First, the ECtHR considered that bodies of the executive vested with State powers are essentially different from legal entities, including public or State-owned corporations, engaged in competitive activities in the marketplace as the latter rely on their good reputation to attract customers with a view to making a profit and the former exist to serve the public and are funded by taxpayers. To prevent abuse of powers and corruption of public office in a democratic system, a public authority’s activities of all kinds must be subject to close scrutiny, not only from the legislative and judicial authorities but also from public opinion.

The ECtHR also found that allowing executive bodies to bring defamation proceedings against members of the media “places an excessive and disproportionate burden on the media and could have an inevitable chilling effect on the media in the performance of their task as purveyor of information and as public watchdog”. By virtue of its role in a democratic society, the interests of a body of the executive vested with State powers in maintaining a good reputation essentially differ from both the right to reputation of natural persons and the reputational interests of legal entities, private or public, that compete in the marketplace. Therefore, civil defamation proceedings brought, in its own name, by a legal entity that exercises public power may not, as a general rule, be regarded to be in pursuance of the legitimate aim of “the protection of the reputation ... of others” under Article 10 § 2 ECHR. This however does not exclude that individual members of a public body, who could be “easily identifiable” in view of the limited number of its members and the nature of the allegations made against them, may be entitled to bring defamation proceedings in their own individual name.

Turning to the present case, the ECtHR noted that the claimant in the domestic defamation proceedings is the highest body of the executive of the Volgograd Region, while it is hardly conceivable that it had an “interest in protecting its commercial success and viability”, be it for “the benefit of shareholders and employees” or “for the wider economic good”.  Its members were neither “easily identifiable”, and in any event, the defamation case was brought on behalf of the legal entity as such, not any of its individual members. On this basis, the ECtHR reached the conclusion that the proceedings and the consequent interference with the right to freedom of expression of the applicant media company did not meet the requirement of a “legitimate aim” under Article 10 § 2 ECHR. There has accordingly been a violation of Article 10 ECHR.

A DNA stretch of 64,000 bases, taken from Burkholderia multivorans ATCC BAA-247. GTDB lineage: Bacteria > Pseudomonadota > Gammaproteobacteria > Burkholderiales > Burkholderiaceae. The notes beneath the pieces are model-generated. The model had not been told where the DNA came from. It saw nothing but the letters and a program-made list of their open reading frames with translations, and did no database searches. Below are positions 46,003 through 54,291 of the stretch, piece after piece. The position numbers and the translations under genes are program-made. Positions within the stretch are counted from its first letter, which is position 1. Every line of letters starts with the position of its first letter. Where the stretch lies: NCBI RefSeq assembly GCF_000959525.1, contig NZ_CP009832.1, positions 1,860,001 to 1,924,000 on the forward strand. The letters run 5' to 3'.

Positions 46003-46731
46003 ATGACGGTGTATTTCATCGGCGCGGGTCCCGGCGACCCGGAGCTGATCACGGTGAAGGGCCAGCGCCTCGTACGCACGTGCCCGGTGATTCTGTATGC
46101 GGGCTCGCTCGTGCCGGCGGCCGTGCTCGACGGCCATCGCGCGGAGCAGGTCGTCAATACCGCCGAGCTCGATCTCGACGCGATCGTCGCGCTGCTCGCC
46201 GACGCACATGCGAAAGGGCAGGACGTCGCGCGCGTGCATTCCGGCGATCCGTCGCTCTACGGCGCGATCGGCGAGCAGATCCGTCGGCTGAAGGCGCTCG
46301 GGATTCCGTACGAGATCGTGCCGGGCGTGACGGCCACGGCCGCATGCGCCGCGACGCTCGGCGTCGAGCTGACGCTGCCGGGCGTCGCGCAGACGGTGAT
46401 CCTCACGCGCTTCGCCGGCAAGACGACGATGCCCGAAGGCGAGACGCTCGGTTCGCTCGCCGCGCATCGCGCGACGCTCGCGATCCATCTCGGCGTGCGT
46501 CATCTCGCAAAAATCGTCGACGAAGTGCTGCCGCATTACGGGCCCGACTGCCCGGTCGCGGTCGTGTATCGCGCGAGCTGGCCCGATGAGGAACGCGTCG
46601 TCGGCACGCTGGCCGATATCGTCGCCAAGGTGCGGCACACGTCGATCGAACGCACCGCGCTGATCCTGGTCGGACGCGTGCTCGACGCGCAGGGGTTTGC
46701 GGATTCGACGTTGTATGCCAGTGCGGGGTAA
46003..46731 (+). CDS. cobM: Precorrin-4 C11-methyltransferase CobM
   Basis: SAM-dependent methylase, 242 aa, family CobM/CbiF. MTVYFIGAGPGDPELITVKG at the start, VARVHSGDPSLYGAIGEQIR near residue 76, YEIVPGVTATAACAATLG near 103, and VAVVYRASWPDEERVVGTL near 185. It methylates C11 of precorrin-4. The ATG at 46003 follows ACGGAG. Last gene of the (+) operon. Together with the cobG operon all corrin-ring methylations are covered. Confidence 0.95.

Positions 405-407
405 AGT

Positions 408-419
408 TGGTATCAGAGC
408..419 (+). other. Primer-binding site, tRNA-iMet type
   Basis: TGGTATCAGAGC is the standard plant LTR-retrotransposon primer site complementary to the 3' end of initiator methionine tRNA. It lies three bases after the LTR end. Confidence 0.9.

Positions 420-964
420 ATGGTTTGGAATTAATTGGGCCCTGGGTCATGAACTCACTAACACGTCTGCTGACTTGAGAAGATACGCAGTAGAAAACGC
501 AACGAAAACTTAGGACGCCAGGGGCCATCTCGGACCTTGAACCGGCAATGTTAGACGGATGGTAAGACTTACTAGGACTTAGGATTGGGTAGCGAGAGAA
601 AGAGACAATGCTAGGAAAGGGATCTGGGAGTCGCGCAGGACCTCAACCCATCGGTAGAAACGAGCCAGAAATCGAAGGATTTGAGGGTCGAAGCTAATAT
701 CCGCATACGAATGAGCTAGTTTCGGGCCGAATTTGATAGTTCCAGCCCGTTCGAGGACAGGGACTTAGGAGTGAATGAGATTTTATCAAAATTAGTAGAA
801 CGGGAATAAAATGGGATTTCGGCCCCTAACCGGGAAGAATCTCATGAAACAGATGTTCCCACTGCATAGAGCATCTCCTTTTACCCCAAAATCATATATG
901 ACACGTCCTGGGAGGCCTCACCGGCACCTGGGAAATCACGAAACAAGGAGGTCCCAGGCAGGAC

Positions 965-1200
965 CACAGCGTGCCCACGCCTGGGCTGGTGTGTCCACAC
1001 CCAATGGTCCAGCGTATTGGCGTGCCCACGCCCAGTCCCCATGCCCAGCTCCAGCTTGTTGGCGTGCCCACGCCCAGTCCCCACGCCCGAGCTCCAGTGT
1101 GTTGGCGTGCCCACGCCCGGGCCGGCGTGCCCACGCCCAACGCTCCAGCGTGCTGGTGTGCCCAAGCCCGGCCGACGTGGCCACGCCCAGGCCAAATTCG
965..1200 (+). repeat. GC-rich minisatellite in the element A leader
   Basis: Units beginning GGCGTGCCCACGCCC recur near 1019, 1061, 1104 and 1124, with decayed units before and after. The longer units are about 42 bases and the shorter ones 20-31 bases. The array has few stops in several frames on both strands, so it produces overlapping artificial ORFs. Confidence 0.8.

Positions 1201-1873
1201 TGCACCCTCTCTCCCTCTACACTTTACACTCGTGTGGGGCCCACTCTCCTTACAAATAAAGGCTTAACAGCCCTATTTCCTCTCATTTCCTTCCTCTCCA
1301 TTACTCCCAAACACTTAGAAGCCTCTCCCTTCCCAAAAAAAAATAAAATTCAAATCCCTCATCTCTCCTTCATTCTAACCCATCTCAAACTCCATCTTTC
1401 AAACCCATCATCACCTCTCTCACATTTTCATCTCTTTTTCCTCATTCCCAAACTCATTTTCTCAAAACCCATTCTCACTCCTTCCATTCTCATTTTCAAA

Three judges concurred arguing that they are not convinced that there were good reasons for the Chamber’s majority to deviate in a radical way from numerous previous judgments that had accepted the applicability of the aforementioned legitimate aim to various public entities and authorities in different countries, in both criminal and civil contexts. The concurring opinion also states that while it cannot be excluded that defamation proceedings could be intended to have a chilling effect on those who criticise the authorities’ activities, “the existence of such an illegitimate aim cannot be presumed, let alone taken for granted, without tangible evidence to that effect. In any event, the determination of the limits of acceptable criticism lends itself to be assessed through the balancing exercise under the proportionality test, in line with the Court’s established case-law”. As the domestic authorities failed to demonstrate that there was a reasonable relationship of proportionality between the interference in question and the legitimate aim pursued, also the concurring judges agreed with the finding of a violation of Article 10 ECHR in the present case.


This article has been published in IRIS Legal Observations of the European Audiovisual Observatory.